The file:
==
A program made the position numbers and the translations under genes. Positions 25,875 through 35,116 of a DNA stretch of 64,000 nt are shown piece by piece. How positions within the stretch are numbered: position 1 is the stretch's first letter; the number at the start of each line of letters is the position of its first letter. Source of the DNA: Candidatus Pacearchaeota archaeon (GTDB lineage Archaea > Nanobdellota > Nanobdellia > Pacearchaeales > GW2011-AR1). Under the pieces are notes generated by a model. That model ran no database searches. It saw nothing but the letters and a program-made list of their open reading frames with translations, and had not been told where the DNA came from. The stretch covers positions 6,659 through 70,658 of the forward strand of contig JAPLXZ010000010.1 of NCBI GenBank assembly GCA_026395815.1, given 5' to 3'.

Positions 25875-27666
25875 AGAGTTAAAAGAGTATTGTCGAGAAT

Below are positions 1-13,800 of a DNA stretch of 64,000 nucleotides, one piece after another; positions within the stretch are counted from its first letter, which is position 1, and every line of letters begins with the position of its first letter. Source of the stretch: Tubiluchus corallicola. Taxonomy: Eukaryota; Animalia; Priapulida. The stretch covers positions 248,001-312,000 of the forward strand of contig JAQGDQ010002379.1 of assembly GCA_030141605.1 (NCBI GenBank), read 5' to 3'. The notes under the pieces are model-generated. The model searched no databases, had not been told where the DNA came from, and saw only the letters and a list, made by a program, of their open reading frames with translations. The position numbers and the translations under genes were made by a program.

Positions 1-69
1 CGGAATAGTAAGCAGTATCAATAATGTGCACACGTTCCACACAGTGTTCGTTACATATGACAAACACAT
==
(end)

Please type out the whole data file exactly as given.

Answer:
A program made the position numbers and the translations under genes. Positions 25,875 through 35,116 of a DNA stretch of 64,000 nt are shown piece by piece. How positions within the stretch are numbered: position 1 is the stretch's first letter; the number at the start of each line of letters is the position of its first letter. Source of the DNA: Candidatus Pacearchaeota archaeon (GTDB lineage Archaea > Nanobdellota > Nanobdellia > Pacearchaeales > GW2011-AR1). Under the pieces are notes generated by a model. That model ran no database searches. It saw nothing but the letters and a program-made list of their open reading frames with translations, and had not been told where the DNA came from. The stretch covers positions 6,659 through 70,658 of the forward strand of contig JAPLXZ010000010.1 of NCBI GenBank assembly GCA_026395815.1, given 5' to 3'.

Positions 25875-27666
25875 AGAGTTAAAAGAGTATTGTCGAGAAT

Below are positions 1-13,800 of a DNA stretch of 64,000 nucleotides, one piece after another; positions within the stretch are counted from its first letter, which is position 1, and every line of letters begins with the position of its first letter. Source of the stretch: Tubiluchus corallicola. Taxonomy: Eukaryota; Animalia; Priapulida. The stretch covers positions 248,001-312,000 of the forward strand of contig JAQGDQ010002379.1 of assembly GCA_030141605.1 (NCBI GenBank), read 5' to 3'. The notes under the pieces are model-generated. The model searched no databases, had not been told where the DNA came from, and saw only the letters and a list, made by a program, of their open reading frames with translations. The position numbers and the translations under genes were made by a program.

Positions 1-69
1 CGGAATAGTAAGCAGTATCAATAATGTGCACACGTTCCACACAGTGTTCGTTACATATGACAAACACAT